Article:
Why is Engine Lubrication Necessary?
The largest use of lubricants is to lubricate the parts in internal combustion engines. The lubricating oil is pumped between the moving parts, forming a thin oil film, which coats and protects the moving parts from directly touching other moving parts. The piston ring traveling at approximately 65 miles per hour up and down the cylinder wall is separated from the cylinder wall by a thin, invisible lubricating film approximately 3 microns in depth. Without the oil film, the rapidly moving piston ring will make direct contact against the cylinder wall, causing extreme heat and friction, as it scrapes and drags against the cylinder wall. Catastrophic engine failure will result within a few minutes without an oil film separating the piston ring from the cylinder wall.Seizing the Engine -- Can the Engine Operate Without Lubricating Oil?
No. In normal engine operation the bare metal surface of the piston ring never touches the bare metal surface of the cylinder wall. A micro-thin oil film prevents the moving parts from coming in contact with each other. Without this vital oil film, a rapid, catastrophic sequence results -- the engine’s piston rings will begin to score against the cylinder wall, causing a mass of aluminum, iron, and other metals to quickly form, which forces the piston rings into their groves, thereby allowing the combustion pressure to dissipate without pressing down the cylinder and the loss of engine compression. The loss of compression and the heavy drag caused by the badly scored parts scrapping against each other results in an immediate loss of power. This is referred to as “seizing the engine.” Repair of a seized engine is costly. It requires either a major engine rebuild or replacing the engine.Why Do Engine Oils Need to be Changed?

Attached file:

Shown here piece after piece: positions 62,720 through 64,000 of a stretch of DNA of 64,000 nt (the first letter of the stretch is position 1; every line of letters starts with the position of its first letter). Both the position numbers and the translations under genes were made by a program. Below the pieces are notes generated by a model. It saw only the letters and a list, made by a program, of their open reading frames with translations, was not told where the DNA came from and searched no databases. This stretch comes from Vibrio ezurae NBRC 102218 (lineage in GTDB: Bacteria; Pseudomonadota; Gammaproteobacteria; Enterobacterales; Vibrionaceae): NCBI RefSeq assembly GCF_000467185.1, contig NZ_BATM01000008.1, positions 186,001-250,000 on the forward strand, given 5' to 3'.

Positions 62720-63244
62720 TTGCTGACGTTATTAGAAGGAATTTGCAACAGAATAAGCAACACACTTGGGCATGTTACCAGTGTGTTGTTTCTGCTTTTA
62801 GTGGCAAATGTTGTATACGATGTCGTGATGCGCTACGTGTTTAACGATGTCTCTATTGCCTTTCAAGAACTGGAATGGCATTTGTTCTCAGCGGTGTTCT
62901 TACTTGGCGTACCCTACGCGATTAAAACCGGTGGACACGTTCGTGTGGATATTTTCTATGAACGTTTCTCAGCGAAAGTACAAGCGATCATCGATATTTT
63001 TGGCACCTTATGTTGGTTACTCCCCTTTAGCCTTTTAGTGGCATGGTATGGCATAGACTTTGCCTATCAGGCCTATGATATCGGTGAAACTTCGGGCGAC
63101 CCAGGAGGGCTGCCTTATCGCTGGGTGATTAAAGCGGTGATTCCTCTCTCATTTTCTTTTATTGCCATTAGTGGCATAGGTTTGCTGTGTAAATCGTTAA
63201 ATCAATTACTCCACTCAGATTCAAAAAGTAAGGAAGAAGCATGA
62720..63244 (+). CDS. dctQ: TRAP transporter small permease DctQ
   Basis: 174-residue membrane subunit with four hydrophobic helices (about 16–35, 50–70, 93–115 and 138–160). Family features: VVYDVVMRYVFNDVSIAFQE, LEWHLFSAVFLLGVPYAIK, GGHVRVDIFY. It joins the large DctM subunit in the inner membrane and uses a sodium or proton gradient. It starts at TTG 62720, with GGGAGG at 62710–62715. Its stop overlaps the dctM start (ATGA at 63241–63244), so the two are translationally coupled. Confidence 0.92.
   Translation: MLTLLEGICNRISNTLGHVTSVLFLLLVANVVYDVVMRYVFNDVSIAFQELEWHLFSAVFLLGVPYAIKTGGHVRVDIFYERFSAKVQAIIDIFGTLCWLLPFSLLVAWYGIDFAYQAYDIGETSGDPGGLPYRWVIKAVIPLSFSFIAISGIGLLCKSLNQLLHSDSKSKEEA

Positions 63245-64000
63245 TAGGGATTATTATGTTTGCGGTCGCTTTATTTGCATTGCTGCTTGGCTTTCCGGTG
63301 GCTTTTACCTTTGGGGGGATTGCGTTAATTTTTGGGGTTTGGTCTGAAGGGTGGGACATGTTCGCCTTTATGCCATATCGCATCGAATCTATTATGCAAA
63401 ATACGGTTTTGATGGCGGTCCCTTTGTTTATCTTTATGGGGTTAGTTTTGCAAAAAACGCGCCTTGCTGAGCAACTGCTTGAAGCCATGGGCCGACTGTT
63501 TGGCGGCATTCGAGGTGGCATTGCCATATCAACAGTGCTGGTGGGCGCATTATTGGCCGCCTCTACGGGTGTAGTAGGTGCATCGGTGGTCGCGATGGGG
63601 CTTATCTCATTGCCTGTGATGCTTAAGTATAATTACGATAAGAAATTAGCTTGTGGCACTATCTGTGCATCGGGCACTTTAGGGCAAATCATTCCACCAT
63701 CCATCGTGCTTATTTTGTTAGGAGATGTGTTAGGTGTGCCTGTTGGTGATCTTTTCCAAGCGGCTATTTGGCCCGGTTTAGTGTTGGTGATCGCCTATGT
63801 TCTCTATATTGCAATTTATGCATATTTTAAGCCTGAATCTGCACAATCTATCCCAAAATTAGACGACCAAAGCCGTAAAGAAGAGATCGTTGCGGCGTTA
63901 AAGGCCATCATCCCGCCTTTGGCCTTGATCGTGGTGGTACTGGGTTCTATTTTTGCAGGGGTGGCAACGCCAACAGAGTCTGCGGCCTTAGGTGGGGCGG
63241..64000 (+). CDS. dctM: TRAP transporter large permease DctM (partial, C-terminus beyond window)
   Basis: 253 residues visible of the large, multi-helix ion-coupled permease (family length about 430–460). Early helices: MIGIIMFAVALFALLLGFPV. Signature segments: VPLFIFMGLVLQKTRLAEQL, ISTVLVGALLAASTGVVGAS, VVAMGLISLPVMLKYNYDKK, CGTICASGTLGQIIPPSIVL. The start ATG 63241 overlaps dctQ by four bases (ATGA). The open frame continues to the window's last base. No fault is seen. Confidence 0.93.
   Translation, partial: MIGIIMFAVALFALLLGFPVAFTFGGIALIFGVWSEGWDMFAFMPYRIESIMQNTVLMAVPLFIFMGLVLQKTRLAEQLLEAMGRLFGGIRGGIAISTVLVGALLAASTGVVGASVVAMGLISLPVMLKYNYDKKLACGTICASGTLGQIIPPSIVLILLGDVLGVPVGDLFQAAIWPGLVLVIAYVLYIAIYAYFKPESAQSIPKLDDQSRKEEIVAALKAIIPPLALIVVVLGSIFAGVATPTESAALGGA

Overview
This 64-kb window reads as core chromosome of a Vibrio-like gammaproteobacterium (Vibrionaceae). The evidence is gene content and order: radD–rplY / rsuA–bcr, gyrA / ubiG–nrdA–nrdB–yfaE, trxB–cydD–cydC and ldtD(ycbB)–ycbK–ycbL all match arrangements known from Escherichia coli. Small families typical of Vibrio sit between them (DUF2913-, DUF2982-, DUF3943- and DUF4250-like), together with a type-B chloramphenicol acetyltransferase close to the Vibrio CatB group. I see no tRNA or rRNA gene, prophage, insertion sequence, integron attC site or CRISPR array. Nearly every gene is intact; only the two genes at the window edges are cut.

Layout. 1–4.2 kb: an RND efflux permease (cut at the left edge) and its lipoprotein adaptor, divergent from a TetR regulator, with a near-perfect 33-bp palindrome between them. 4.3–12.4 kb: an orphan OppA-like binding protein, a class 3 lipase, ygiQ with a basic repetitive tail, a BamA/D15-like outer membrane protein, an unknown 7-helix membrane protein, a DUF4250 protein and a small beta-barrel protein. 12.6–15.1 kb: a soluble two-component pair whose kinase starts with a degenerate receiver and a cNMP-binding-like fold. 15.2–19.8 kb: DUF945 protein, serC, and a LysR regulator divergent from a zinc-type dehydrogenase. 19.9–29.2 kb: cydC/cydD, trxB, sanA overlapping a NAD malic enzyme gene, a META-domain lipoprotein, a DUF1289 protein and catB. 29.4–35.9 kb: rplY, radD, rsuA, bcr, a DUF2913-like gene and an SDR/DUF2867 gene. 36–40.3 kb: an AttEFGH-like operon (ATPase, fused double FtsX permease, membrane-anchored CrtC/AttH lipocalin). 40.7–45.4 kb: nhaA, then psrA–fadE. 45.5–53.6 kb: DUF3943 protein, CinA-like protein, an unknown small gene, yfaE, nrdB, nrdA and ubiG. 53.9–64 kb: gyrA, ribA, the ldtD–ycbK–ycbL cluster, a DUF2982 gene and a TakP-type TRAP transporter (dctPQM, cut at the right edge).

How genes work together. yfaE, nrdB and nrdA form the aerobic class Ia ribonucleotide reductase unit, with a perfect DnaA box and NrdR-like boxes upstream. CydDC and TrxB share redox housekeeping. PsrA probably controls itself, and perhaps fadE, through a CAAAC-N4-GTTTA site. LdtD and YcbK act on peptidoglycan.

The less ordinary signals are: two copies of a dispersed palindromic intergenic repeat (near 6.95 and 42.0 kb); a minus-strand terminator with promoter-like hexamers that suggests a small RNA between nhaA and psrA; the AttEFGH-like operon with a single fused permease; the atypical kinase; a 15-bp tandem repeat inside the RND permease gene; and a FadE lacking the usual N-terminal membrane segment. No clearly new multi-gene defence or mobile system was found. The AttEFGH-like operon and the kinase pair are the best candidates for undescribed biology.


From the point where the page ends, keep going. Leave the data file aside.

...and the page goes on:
There factors impact the useful life of lubricating oil:
- First, if an external fluid contamination enters the oil it must be replaced immediately. Examples of external fluid contaminants are engine coolants, gasoline, diesel fuel, and water. For example, if water enters the lubricating oil, the water will quickly deplete the additives pack, accelerate the rate of oxidation, and render the lubricating oil ineffective. External fluid contamination is rare but when it does occur, the oil must be changed immediately.
- Second, when the oil chemistry is degraded, the oil must be changed. Over time, the oil chemistry will degrade, resulting in abnormally high or low viscosity and high levels of oxidation. The additive pack, the chemicals added to the base oil in modern lubricating oils, is designed to be depleted over time. The rate of additive depletion can be abnormally accelerated by the presence of external fluid contaminations, such as water or fuel, and by the solid particle contaminants, especially if the particles are catalytic metals.
- Third, particle contamination builds up, which causes the engine to wear more quickly. As the engine wears, the various metals used to build the engine, iron, aluminum, etc., form wear metals in the oil. These wear metals create an abrasive microgrit slurry of hard particles, which are recycled continuously back between the moving parts creating more wear metals, which are recycled, accelerating the rate of wear. Catalytic particles cause the additives to deplete as the engine operates. The higher the level of wear metals and abrasive particles, especially catalytic metals, the more quickly the engine wears and the more quickly the additive pack is depleted.
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